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Gentle Giant - Three Friends  CD (album) cover

THREE FRIENDS

Gentle Giant

 

Eclectic Prog

4.11 | 850 ratings

From Progarchives.com, the ultimate progressive rock music website

daveconn
Prog Reviewer
5 stars The first GENTLE GIANT album I ever owned, and so one close to my heart. "Three Friends" tells the story of, you guessed it, "Three Friends" as they grow up and grow apart. The story may have some holes, but not the music. The band, which now included drummer Malcolm Mortimore, was arguably at the height of their creativity (third albums are often the watershed moment in a band's discography).

Despite some dark passages, particularly the scathing "Mister Class And Quality?", "Three Friends" is an album better remembered for its sense of humor and arrangements that bring the phrase "an embarrassment of riches" to mind. As impressive a musical statement of direction as it is, building on the promise of earlier songs like "The House, The Street, The Room," "Three Friends" fails to make much of a social statement (a charge that could also be levelled against "The Power and The Glory" I suppose). In the final analysis, childhood is good and adulthood is bad; the artist, the laborer and the white-collar worker all get tarred with the same brush. Better to focus on the music: majestic, intricate, playful, grating, the sextet seems able to change gears on a whim, weaving Kerry Minnear's keyboards, Gary GREEN's guitars and Ray SHULMAN's bass into a vivid tapestry (e.g., "Three Friends"). Unlike a lot of progressive acts who were wont to combine complexity with brute force, GENTLE GIANT plays a gentle hand, letting the music speak for itself with humanity and (seeming) humility.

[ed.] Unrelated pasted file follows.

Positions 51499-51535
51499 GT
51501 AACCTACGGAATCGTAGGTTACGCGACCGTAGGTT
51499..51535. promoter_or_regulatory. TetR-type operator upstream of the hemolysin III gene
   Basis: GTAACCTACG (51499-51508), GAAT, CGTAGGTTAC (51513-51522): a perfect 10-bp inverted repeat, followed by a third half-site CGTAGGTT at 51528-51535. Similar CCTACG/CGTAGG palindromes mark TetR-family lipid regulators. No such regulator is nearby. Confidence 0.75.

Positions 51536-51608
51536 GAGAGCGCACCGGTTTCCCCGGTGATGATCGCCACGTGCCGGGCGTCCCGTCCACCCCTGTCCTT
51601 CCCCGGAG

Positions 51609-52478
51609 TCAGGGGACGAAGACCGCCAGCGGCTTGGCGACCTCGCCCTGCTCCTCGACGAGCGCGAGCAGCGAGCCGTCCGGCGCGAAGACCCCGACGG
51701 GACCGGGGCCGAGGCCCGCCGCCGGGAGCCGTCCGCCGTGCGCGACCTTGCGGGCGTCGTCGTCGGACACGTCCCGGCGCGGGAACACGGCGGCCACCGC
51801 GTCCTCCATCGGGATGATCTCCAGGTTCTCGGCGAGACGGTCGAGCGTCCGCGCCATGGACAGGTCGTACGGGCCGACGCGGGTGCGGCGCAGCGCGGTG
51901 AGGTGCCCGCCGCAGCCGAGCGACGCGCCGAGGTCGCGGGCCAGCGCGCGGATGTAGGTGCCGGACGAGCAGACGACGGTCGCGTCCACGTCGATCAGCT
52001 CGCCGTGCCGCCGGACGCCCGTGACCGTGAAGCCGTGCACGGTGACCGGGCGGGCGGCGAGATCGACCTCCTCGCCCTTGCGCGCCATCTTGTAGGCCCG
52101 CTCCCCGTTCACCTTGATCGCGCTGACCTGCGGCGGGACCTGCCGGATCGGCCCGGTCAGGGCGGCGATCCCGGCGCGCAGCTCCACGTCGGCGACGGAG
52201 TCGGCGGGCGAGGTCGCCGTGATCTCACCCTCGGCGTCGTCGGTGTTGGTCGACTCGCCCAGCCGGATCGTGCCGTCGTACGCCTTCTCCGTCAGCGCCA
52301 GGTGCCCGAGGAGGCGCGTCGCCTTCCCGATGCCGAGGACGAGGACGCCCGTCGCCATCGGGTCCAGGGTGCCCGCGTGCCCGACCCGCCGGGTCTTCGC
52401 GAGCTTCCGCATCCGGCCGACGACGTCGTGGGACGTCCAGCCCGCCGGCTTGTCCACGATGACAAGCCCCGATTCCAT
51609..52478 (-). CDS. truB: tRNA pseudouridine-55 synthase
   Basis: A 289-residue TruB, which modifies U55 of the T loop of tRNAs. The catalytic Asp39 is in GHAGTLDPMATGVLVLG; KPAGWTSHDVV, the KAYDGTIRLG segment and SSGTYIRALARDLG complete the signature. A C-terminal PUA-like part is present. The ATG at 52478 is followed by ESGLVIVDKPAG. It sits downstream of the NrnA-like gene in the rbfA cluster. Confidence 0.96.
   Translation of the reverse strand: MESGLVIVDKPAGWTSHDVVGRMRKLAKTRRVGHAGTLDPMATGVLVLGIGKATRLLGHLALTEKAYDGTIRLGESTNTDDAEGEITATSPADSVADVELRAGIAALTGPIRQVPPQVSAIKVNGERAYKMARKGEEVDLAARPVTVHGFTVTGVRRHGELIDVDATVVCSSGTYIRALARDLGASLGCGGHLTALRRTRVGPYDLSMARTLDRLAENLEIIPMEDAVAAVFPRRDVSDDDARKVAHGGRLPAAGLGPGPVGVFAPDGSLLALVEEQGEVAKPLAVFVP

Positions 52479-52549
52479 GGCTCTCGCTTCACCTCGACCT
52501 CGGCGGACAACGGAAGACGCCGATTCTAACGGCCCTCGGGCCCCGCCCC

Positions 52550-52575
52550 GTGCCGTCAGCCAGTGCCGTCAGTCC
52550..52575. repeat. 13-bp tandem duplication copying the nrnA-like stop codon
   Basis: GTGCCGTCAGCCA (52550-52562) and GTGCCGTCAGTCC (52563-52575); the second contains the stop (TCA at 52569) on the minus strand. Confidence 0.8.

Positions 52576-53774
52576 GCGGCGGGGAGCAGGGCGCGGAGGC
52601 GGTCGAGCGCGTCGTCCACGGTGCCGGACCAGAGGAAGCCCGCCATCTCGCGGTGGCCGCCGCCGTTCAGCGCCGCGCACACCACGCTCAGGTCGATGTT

There are so many sublime moments on here -- the childlike break in the opening "Prologue" and the closing theme on "Three Friends" always come to mind -- you'll wonder why GENTLE GIANT never found the commercial success of YES and ELP. If you're not familiar with "Three Friends", you owe it to yourself to make its acquaintance. On a personal note, ritualistic creature that I am, I use "Prologue" to break in all my new stereo equipment since its mix of light and dark, quiet and loud is ideal for the task (and because I never tire of hearing it).

daveconn | 5/5 |

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